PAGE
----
Often known as fish cakes, Nerimono are the key ingredients for Oden (Japanese Fish Cake Stew). These salty, flavorful fish products are made from white fish paste and have a springy texture.
The fish cake product in oden is called nerimono (練り物, literally “kneaded things”). Oden (おでん) is a popular Japanese one-pot stew (nabemono) featuring fish cakes in dashi-based broth and sometimes refers to the assortment of fish cakes.
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What Is Nerimono
Nerimono (練り物) is a blanket term for fish cakes and fish balls that are made of surimi (すり身 “ground flesh”). You may be more familiar with individual nerimono names such as kamaboko, chikuwa, hanpen, and satsuma-age.
Surimi is made of white fish—typically Alaska pollock and Pacific whiting—that is pulverized into a thick paste and mixed with seasonings and other ingredients. Then, the paste is formed into various shapes, such as balls, sticks, tubes, and cakes, in different sizes. Depending on the variety, the fish cakes and fish balls are steamed, grilled, boiled, or deep-fried.
Since Oden is a popular dish, you can buy a variety pack of nerimiono for oden. These packages usually include a packet of concentrated broth. I typically buy one of these packages and individual packets of my favorites.
The fish cakes only need a few minutes to warm up in the broth. It’s a convenient ready-to-eat food during the wintertime.
What Does It Taste Like
These foods have a distinctive, slightly springy texture. The base is white fish, so the taste is mild, but many have additional seasonings and fillings, so each variety tastes different.
Types Of Nerimono
You can find regional styles of nerimono that are unique to the local prefectures. Some port cities well-known for Nerimono include Odawara in Kanagawa and Kagoshima prefecture, where they have access to fresh seafood and processing plants.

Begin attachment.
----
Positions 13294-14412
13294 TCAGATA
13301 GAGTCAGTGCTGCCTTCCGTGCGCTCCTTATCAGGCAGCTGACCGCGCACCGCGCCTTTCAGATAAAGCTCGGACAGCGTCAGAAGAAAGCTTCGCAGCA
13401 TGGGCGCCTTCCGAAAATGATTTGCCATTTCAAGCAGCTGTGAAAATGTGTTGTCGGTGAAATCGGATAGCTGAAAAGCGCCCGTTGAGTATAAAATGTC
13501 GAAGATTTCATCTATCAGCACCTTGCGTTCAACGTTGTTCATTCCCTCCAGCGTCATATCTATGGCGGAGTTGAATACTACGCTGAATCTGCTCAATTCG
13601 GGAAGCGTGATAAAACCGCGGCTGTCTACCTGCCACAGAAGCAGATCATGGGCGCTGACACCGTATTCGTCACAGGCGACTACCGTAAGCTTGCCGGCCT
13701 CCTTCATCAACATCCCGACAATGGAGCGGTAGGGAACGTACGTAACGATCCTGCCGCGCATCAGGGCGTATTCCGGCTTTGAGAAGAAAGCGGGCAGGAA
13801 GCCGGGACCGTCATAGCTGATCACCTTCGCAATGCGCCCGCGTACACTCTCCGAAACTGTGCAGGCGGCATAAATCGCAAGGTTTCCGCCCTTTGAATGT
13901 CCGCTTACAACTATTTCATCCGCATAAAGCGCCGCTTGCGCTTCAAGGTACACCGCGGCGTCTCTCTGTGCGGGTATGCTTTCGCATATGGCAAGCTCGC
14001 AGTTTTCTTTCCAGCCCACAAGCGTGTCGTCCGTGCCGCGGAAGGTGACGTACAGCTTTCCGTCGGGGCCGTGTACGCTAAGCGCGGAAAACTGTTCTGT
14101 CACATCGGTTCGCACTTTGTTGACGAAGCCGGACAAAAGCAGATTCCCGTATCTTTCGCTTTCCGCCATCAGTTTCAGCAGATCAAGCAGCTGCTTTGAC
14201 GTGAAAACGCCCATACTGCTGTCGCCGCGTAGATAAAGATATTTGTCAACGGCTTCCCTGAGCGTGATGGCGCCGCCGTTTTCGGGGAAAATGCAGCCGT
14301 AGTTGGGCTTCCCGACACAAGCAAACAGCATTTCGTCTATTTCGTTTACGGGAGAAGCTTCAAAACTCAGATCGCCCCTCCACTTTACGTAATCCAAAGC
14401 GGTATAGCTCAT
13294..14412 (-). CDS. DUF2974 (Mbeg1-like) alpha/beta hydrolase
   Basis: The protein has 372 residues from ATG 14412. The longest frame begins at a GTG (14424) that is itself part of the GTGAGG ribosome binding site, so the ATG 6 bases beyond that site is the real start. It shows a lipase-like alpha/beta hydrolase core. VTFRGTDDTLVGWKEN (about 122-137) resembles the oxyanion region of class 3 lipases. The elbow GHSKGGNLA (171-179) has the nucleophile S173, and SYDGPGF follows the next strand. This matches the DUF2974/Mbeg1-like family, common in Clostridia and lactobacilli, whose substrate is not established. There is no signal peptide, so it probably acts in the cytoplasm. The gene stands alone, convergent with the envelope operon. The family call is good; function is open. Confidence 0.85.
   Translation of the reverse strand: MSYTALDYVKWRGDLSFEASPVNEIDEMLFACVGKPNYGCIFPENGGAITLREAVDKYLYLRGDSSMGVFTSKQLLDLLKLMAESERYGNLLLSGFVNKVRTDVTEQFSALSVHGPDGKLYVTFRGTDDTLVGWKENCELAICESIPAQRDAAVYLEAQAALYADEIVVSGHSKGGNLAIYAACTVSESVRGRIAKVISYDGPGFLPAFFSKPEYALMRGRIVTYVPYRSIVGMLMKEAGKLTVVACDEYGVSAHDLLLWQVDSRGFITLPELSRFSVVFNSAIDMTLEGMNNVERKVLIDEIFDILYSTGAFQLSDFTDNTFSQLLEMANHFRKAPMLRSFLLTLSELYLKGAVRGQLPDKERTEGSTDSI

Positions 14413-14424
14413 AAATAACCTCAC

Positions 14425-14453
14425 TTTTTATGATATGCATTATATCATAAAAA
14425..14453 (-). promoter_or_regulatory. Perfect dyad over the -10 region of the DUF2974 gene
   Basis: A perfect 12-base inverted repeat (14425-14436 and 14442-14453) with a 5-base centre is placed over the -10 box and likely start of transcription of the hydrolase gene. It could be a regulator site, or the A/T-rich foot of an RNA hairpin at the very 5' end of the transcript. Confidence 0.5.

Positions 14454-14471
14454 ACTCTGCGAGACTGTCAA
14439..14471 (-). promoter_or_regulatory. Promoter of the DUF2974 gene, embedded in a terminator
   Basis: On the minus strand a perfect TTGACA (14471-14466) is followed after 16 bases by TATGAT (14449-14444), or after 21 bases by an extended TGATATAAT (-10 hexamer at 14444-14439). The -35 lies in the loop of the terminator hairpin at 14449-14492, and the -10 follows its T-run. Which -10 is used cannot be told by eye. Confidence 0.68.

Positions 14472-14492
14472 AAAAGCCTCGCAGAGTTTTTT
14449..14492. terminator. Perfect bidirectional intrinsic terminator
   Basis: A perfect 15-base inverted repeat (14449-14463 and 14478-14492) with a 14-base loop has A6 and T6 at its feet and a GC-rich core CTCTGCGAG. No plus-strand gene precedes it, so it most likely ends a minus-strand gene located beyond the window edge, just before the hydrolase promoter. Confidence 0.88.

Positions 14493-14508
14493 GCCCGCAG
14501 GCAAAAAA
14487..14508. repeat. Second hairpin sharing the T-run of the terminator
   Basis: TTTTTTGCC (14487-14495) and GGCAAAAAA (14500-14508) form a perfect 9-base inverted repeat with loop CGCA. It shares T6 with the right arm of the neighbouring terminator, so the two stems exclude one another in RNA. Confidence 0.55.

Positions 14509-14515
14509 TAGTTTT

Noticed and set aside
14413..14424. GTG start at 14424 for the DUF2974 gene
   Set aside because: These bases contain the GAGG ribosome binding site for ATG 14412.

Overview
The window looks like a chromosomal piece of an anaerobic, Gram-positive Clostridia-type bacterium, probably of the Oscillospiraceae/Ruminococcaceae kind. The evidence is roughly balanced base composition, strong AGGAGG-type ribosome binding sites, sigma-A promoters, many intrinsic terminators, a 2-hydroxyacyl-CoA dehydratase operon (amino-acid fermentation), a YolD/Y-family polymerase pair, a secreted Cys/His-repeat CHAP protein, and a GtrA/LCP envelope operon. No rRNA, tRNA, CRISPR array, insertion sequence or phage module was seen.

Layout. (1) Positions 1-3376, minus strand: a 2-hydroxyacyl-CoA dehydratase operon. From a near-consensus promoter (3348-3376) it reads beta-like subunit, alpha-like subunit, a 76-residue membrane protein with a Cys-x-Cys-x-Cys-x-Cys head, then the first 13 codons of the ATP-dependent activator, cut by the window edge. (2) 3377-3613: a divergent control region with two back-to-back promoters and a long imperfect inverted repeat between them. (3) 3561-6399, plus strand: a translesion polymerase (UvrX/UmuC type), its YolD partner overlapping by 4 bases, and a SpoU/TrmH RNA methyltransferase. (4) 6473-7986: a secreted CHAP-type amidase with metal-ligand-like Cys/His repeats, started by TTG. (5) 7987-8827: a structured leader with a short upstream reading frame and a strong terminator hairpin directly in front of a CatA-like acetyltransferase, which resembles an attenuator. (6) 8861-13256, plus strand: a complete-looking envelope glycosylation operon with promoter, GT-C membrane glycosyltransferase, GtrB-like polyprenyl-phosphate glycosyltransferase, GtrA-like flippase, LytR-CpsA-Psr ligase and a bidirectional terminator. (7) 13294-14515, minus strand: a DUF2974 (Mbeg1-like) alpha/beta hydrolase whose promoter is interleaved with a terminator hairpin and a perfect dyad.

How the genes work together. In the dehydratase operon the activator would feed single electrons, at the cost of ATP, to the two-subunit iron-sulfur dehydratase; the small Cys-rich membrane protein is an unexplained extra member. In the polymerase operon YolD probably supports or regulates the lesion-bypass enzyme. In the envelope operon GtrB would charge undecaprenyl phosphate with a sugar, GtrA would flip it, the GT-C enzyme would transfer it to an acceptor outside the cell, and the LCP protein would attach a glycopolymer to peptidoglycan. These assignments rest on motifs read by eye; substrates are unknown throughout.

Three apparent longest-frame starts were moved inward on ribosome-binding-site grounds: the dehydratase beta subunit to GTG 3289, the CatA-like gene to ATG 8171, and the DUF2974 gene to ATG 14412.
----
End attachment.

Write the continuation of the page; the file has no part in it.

Check this website to see the many shapes and sizes of Nerimono. Here’s just a sample of the many types of nerimono.
- Chikuwa 竹輪 (fish cake tube)
- Ganmodoki がんもどき (fried tofu fritters with chopped vegetables, shiitake mushrooms, and hijiki seaweed)
- Gobo-maki 牛蒡巻き (fish cake stuffed with gobo)
- Datemaki 伊達巻 (egg and fish cake)
- Hanpen はんぺん (pounded fish cake)
- Ika-maki イカ巻き (fish cake stuffed with squid)
- Kamaboko 蒲鉾 (fish cake)
- Kanikama カニカマ (imitation crab meat)
- Naruto-maki 鳴戸巻き (white fish cake with a red swirl pattern)
- Satsuma age さつま揚げ (fried fish cake)
- Tsumire つみれ (fish ball)
- Vegetable Tempura 野菜の天ぷら (fried fish cake with vegetables)
Recipes Using Oden (Nerimono)
A popular dish with an assortment of Nerimono is Oden, a Fish Cake Stew. The nerimono assortment package specifically for oden is best in hot pot dishes. However, it is also eaten in many non-hot pot dishes such as stir-fries, miso soups, hot and cold noodles, or as is.
Where To Buy
Find nerimono in the freezer section of Japanese grocery stores. You may see it sold as a packaged assortment or just one variety.
How To Store
Store in the fridge or freezer. While the fish cakes are cooked products, consume them within a few days once you open the package. Some nerimono like kamaboko should be eaten within two days after opening the package.